Sky’s Juan Antonio Flecha kicked off the spring classics season in style, soloing to the finish line to become the first Spanish winner
Sky’s Juan Antonio Flecha kicked off the spring classics season in style, soloing to the finish line to become the first Spanish winner of the Belgian semi-classic, Omloop Het Nieuwsblad.
Late in the race Flecha joined a six-man escape that had a small advantage over the field. The Spaniard counter-attacked a hard charge from 2008 winner Philippe Gilbert (Omega Pharma-Lotto) over the Lange Munt cobbles, 20km from the finish of the 204km race originally known as Het Volk.
Flecha pointed to the sky before firing off his signature bow-and-arrow victory salute. He later explained that he dedicated his win to the memory of the late Frank Vandenbroucke, the 1999 winner of Het Volk.
“They told me from the car it was a good moment to go and I never looked back again until 20 meters before the line,” Flecha said. “It’s really emotional for me. I’ve been knocking on the door many times in these races and if you keep trying then sometimes, like today, the victory comes. It’s a really beautiful feeling.”
Flecha’s win was the first in the event by a Spanish rider and a major victory for new kid on the block, Team Sky, who also placed Edvald Boasson Hagen in sixth.
It was a huge win for Flecha, who has finished on the podium at Paris-Roubaix, Tour of Flanders and Ghent-Wevelgem, but never won a major one-day Belgian race.
And the Argentine-born Flecha won in the possible manner – all alone across the line. (Click to see Graham Watson Omloop Het Nieuwsblad gallery.)
“I want to dedicate this victory to the whole team,” Flecha continued. “Especially Mathew Hayman who gave his back wheel to me when I had a flat tire just before the Eikenberg. Scott [Sunderland] and Steven de Jongh in the car were incredible too. A small part of this win must also go to Frank Vandenbroucke. It’s my first victory in Belgium and that’s why I pointed up to the sky.”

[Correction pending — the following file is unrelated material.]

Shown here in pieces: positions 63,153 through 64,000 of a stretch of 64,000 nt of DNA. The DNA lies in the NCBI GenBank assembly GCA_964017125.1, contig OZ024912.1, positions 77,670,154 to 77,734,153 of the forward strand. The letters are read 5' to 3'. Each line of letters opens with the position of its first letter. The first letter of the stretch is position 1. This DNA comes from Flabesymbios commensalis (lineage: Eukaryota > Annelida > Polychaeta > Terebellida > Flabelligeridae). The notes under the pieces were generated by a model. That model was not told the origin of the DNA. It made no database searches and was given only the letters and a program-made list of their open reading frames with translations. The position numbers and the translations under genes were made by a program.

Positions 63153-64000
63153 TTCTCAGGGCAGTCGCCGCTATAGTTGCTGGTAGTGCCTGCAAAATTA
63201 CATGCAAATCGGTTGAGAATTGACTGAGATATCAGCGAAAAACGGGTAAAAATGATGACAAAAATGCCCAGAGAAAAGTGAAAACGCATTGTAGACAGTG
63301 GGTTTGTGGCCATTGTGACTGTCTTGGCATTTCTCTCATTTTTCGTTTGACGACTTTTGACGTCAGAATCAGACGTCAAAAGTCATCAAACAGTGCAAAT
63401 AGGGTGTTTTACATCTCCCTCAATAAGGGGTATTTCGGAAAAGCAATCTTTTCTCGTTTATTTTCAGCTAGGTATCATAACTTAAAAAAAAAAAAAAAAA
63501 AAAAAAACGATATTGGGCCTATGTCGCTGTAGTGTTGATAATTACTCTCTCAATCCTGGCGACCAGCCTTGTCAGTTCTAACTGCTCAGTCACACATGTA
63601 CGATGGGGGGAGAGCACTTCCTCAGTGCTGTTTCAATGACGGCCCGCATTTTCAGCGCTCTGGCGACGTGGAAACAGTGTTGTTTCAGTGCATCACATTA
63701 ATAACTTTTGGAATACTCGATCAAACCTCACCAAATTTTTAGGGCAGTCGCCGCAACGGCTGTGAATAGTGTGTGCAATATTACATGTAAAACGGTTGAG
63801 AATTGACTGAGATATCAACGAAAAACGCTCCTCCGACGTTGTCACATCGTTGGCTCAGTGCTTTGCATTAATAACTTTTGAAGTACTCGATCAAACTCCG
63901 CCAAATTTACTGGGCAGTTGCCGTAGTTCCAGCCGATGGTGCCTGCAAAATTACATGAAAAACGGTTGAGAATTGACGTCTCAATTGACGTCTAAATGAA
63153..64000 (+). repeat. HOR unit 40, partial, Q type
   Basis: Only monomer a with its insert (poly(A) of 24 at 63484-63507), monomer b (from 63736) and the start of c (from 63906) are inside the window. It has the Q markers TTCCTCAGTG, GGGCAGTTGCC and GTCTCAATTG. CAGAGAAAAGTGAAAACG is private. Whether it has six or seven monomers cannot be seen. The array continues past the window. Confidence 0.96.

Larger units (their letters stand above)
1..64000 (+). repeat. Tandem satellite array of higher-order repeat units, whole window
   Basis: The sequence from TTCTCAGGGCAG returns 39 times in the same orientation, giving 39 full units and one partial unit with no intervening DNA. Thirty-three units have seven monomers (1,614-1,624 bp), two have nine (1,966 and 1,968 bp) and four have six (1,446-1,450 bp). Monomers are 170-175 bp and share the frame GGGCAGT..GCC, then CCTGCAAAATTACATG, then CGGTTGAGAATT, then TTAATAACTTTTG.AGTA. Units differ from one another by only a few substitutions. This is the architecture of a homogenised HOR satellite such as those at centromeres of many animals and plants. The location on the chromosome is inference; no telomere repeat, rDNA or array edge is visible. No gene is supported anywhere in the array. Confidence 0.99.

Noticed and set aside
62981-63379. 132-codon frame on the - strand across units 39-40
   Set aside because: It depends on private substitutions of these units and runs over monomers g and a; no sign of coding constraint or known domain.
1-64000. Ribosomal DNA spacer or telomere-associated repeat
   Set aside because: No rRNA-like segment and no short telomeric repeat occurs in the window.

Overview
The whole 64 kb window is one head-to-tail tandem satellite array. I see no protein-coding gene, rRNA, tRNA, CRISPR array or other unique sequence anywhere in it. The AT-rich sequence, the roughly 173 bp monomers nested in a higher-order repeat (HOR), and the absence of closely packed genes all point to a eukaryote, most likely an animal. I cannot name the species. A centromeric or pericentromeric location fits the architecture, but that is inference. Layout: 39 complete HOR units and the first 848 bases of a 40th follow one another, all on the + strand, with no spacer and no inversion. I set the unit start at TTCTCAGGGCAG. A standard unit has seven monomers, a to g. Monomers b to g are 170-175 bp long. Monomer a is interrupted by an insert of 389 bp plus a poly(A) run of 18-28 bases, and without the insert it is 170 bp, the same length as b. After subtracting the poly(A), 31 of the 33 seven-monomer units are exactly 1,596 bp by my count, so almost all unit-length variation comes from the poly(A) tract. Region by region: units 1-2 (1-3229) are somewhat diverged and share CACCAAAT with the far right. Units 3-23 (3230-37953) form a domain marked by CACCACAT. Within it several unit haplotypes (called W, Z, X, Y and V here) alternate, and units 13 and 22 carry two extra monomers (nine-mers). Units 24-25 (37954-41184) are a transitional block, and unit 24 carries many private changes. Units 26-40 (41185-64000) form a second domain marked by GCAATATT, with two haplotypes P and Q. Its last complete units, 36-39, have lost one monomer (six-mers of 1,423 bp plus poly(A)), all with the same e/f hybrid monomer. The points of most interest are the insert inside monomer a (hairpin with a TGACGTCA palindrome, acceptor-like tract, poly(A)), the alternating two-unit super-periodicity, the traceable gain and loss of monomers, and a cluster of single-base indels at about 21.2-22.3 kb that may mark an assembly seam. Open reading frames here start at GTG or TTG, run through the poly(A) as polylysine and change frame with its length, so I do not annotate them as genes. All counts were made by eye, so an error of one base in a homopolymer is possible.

Gilbert was reeled in, with Cervélo’s Heinrich Haussler and Garmin’s Tyler Farrar led the chase group across the line, fighting up to the line for second-place honors.
Officials from Team Sky were thrilled with the result.
“He was so, so strong and just did everything right. He must have been in a world of pain in those last kilometers but he kept going further and further clear,” said Sky sport director Scott Sunderland. “We were doing everything we could to encourage him and were constantly giving him the latest info – there’s so much adrenaline in that situation and it’s great to be part of.”
Cervélo did its best to defend its team honor with Haussler coming through second.
Last year, Haussler was the day’s main protagonist, attacking and nearly hanging on to win, which forced the other teams to win. That allowed teammate Thor Hushovd to sit in and wait for the sprint, which he promptly won.
Hushovd, however, has been struggling with a cold while Haussler has been suffering some knee pain.
“I tried to attack a few times today but it was never the right group,” Haussler said. “No one seemed to want to work. So in the final I tried it again and I was just able to stay ahead of the group behind me. I am really happy about the second place, to be honest I was not sure about today. Actually this race was a bit of a test because of my knee, but I realized today that my form is still there I felt comfortable mixing it up at the front of the bunch.”
Farrar’s third is also an encouraging result for the Garmin-Transitions rider, who lives in Ghent during the racing season. Farrar has become such a local that he was doing post-race interviews in Flemish.
George Hincapie (BMC), still feeling the effects of a cold, was 67th in a group at 4:59 back and won’t race in Sunday’s Kuurne-Brussels-Kuurne, which he won in 2005. Michael Schar led the team with 18th. Many didn’t expect Flecha to hold off the chase with such a long distance, including BMC’s Marcus Burghardt.
“I thought he would be brought back because the speed in the peloton was so high,” Burghardt said. “I attacked at two kilometers to go on the last cobblestones, but they took me back and I had no power for the sprint.”
Michael Barry (Team Sky) finished 85th after doing some early work to help set up Flecha for victory.